Wisconsin’s Capitol strives to be ‘Forward’

Capital in Madison, Wisconsin

As I’ve mentioned in previous posts, Lisa and I have started visiting state capitals whenever we can. We prefer guided tours, because they offer more information and, often, access to areas the general public would not have access to on a self-guided tour.

Since Madison is a short drive from Milwaukee, we decided to visit the Wisconsin state capitol.

We actually made it in time for the final tour of the day. However, we had just under an hour until the tour started.

The visitor’s desk clerk suggested we visit the observation deck for a 360 degree view of the Madison area.

What a suggestion! The observation deck was a perfect way to spend the time. The view from above Madison was beautiful.

view of downtown Madison, Wisconsin

Madison has two large lakes nearby – Monona and Mendora. There are other smaller lakes in the city, as well.

We looked out from the observation deck onto Lake Monona. It looked quite large from our location. The Madison area looked like a nice, clean city.

The observation deck is a tad below the dome. Greek statues were located at four points outside. Capital in Madison, Wisconsin

Once we were ready for the tour, our guide did a great job.

She showed us the entrance to the Governor’s office. Rather than get a look inside, she took us to his conference room. The room was elegantly decorated. A mural of American forefathers stood out on the main wall. Windows had beautifully manicured drapes.

Capital in Madison, Wisconsin

We made our way to the Wisconsin state Supreme Court. An interesting note I took away was that of the seven justices, four are women – including the chief justice.

The Wisconsin Supreme Court has seen its share of controversy over the past few years. The current governor and republican-led legislature have initiated controversial laws regarding unions and women’s health issues that have drawn a lot of national attention. To say the justices have earned their salaries may be an understatement.

Supreme Court in Wisconsin

The Supreme Court has paintings of historical importance, including the Magna Carta.

Moving along, we visited the state Senate chambers. The senate has 33 members. They are elected to four-year terms.

Senate Chambers at the Capital in Madison, Wisconsin

We were allowed to sit in senators’ chairs. This legislative chamber conducts itself in a formal manner – members are expected to wear business suits and allow members to speak without interruption.

The Senate chamber is decorated with historical paintings highlighting legislative actions.

Historical paintings at the capital in Madison, Wisconsin

Our next stop was the state Assembly (aka House of Representatives in many states). The Assembly consists of 99 members, elected to two-year terms.

House of Representatives at the Capital in Madison, Wisconsin

This chamber conducts itself in a more relaxed environment. Members can walk around during speeches and talk with others. Some Assembly members may verbally disagree with the speaker during their time at the microphone. The dress code is relaxed.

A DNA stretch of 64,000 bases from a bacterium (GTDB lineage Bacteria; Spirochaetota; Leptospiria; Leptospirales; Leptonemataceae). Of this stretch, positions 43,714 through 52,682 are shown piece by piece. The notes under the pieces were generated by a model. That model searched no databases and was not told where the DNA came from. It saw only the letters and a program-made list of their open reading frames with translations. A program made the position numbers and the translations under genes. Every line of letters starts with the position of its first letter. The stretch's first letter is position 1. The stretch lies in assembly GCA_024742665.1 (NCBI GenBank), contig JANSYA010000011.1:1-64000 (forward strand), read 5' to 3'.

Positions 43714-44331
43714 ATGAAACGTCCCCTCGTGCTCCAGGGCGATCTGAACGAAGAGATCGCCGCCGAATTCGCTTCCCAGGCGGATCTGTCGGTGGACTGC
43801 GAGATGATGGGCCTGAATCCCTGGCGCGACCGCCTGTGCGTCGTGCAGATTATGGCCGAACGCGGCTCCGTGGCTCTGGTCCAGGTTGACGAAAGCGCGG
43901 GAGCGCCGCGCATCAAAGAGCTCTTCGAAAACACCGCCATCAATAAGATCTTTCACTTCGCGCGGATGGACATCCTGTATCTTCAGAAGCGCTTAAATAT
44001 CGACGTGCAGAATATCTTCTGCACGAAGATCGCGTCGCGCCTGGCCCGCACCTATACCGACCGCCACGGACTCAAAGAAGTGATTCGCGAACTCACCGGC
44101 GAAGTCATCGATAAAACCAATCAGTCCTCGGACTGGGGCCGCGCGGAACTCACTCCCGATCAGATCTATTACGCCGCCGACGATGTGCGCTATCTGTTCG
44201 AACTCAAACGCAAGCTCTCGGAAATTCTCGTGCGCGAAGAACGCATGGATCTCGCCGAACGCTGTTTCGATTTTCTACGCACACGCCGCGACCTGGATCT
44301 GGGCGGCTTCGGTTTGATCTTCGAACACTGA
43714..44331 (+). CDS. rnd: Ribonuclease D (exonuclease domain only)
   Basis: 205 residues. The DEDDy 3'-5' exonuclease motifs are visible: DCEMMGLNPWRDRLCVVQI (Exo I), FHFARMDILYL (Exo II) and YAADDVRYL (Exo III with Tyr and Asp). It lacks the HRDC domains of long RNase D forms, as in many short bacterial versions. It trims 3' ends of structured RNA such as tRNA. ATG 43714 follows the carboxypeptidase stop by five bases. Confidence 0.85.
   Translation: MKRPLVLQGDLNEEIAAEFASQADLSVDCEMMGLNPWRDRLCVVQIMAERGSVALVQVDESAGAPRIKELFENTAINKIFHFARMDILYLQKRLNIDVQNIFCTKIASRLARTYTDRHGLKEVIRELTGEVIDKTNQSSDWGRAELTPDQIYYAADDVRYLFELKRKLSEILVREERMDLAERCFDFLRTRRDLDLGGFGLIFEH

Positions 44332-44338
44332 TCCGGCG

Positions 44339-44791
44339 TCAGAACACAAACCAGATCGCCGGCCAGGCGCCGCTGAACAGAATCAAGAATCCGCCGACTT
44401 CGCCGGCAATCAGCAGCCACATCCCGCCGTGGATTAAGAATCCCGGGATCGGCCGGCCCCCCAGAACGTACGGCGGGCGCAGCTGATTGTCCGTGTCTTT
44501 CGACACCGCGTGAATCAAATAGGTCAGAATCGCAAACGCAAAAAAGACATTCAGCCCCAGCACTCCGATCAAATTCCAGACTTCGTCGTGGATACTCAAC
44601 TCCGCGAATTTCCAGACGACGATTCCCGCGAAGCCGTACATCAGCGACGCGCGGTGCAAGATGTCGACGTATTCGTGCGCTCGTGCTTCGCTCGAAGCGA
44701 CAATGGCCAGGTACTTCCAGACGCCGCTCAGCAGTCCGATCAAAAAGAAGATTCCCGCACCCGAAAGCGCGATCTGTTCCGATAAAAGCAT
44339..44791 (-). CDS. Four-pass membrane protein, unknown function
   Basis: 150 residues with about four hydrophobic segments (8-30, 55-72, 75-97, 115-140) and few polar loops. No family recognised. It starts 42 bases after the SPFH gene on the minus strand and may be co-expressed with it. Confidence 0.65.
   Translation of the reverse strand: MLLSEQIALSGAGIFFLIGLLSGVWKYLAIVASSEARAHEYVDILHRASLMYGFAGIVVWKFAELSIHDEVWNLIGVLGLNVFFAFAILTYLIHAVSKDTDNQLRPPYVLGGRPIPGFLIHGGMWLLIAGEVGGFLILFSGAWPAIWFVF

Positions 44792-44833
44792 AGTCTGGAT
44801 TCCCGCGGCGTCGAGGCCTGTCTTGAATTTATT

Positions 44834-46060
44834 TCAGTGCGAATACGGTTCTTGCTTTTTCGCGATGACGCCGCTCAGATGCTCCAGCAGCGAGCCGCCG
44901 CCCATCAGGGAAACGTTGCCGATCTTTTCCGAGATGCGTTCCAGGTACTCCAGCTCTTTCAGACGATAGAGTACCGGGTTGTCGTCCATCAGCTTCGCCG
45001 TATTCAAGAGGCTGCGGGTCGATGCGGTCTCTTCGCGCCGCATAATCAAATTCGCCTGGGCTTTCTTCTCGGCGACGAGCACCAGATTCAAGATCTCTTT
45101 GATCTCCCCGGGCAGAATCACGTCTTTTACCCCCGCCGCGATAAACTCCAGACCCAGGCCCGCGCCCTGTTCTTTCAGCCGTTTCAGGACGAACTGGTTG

So, we thought it odd that the public are not allowed to sit in the desk chairs during tours. Just saying.

Capital Tour in Madison, Wisconsin

The state motto is “Forward.” People with strong political beliefs may get a chuckle out of the motto, based on their political beliefs.

The badger is the state animal, so sculptures of it are located throughout the building. A badger head tops the entrance to the state’s major chambers. Beaver in Madison, Wisconsin

An interesting story of historical lore involved Old Abe the Eagle.

In 1860, a young eagle was injured. It was owned by a Native American. A fur trader later traded for the bird. As the Civil War started, Wisconsin fought for the Union. The eagle was given to the 8th Infantry of Wisconsin as a mascot.

At the end of the war, Old Abe was presented to the State of Wisconsin. For 15 years he lived in the “Eagle Department” in the basement of the Capitol, attracting thousands of visitors, according to the Wisconsin Historical Society:


In 1881, the eagle died as a result of injuries in a fire. His remains were stuffed and he was eventually donated to the state capitol.

Those remains were destroyed in another fire.

Now, a newer “Old Abe” sits behind the Speaker’s chair in the Assembly.

Speaker's Chair in the Assembly at the Capital in Madison, Wisconsin

After the tour ended, Lisa and I realized we had not eaten lunch. It was nearing the dinner hour, so we decided to combine both meals. The tour guide suggested eating at “Pisano’s” along Lake Monona. Dinner was delicious.

near Lake Monona in Madison, Wisconsin

After dinner, we walked along the lake front to the Lake Monona Terrace.

The convention center was originally the vision of famed architect Frank Lloyd Wright. He had envisioned this center in 1938. He wanted a curvilinear building that would connect the lake with the state capitol. It took years to realize this goal. Wright was long passed before the convention center was completed.

Lake Monona Terrace in Madison, Wisconsin

Atop the convention center is a beautiful terrace. Flowers and plants are scattered throughout. Standing at the edge of the terrace, you can see for miles, beyond Lake Monona. Down the street is the Capitol building. A water fountain shoots water high into the air, giving a hazy look to the capitol from some spots.

Lake Monona in Madison, Wisconsin

As with every other state capitol we’ve visited, it was worth the couple of hours we invested. You can get an insight on some of the state’s history and a look at historical design.

Wisconsin Capital in Madison, Wisconsin

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